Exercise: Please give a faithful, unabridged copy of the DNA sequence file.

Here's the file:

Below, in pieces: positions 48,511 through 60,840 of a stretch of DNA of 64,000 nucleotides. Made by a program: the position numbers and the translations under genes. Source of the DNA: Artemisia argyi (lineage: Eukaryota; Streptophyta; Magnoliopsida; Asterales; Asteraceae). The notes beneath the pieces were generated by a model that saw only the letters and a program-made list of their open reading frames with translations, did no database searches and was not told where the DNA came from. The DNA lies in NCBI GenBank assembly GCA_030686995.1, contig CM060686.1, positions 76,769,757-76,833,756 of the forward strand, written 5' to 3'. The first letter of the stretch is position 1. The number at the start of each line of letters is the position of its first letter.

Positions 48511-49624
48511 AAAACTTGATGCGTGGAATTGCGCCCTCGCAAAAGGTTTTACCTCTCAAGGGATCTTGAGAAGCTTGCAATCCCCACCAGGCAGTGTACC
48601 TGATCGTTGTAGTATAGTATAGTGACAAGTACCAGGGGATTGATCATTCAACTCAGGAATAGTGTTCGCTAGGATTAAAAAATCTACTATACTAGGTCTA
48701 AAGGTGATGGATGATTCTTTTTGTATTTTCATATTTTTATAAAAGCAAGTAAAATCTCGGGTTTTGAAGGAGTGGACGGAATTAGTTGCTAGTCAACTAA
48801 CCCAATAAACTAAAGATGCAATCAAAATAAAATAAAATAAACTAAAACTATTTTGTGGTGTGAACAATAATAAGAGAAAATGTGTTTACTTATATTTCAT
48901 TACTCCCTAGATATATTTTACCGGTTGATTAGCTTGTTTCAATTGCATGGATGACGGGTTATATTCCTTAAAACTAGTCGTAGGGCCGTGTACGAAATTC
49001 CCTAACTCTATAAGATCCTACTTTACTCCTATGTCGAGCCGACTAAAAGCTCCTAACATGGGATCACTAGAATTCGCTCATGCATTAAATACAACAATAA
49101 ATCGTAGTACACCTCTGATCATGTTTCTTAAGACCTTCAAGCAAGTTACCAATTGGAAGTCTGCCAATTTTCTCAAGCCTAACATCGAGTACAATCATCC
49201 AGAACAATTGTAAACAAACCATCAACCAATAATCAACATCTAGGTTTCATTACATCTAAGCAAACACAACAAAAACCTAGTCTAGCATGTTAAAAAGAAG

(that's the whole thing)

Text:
Below, in pieces: positions 48,511 through 60,840 of a stretch of DNA of 64,000 nucleotides. Made by a program: the position numbers and the translations under genes. Source of the DNA: Artemisia argyi (lineage: Eukaryota; Streptophyta; Magnoliopsida; Asterales; Asteraceae). The notes beneath the pieces were generated by a model that saw only the letters and a program-made list of their open reading frames with translations, did no database searches and was not told where the DNA came from. The DNA lies in NCBI GenBank assembly GCA_030686995.1, contig CM060686.1, positions 76,769,757-76,833,756 of the forward strand, written 5' to 3'. The first letter of the stretch is position 1. The number at the start of each line of letters is the position of its first letter.

Positions 48511-49624
48511 AAAACTTGATGCGTGGAATTGCGCCCTCGCAAAAGGTTTTACCTCTCAAGGGATCTTGAGAAGCTTGCAATCCCCACCAGGCAGTGTACC
48601 TGATCGTTGTAGTATAGTATAGTGACAAGTACCAGGGGATTGATCATTCAACTCAGGAATAGTGTTCGCTAGGATTAAAAAATCTACTATACTAGGTCTA
48701 AAGGTGATGGATGATTCTTTTTGTATTTTCATATTTTTATAAAAGCAAGTAAAATCTCGGGTTTTGAAGGAGTGGACGGAATTAGTTGCTAGTCAACTAA
48801 CCCAATAAACTAAAGATGCAATCAAAATAAAATAAAATAAACTAAAACTATTTTGTGGTGTGAACAATAATAAGAGAAAATGTGTTTACTTATATTTCAT
48901 TACTCCCTAGATATATTTTACCGGTTGATTAGCTTGTTTCAATTGCATGGATGACGGGTTATATTCCTTAAAACTAGTCGTAGGGCCGTGTACGAAATTC
49001 CCTAACTCTATAAGATCCTACTTTACTCCTATGTCGAGCCGACTAAAAGCTCCTAACATGGGATCACTAGAATTCGCTCATGCATTAAATACAACAATAA
49101 ATCGTAGTACACCTCTGATCATGTTTCTTAAGACCTTCAAGCAAGTTACCAATTGGAAGTCTGCCAATTTTCTCAAGCCTAACATCGAGTACAATCATCC
49201 AGAACAATTGTAAACAAACCATCAACCAATAATCAACATCTAGGTTTCATTACATCTAAGCAAACACAACAAAAACCTAGTCTAGCATGTTAAAAAGAAG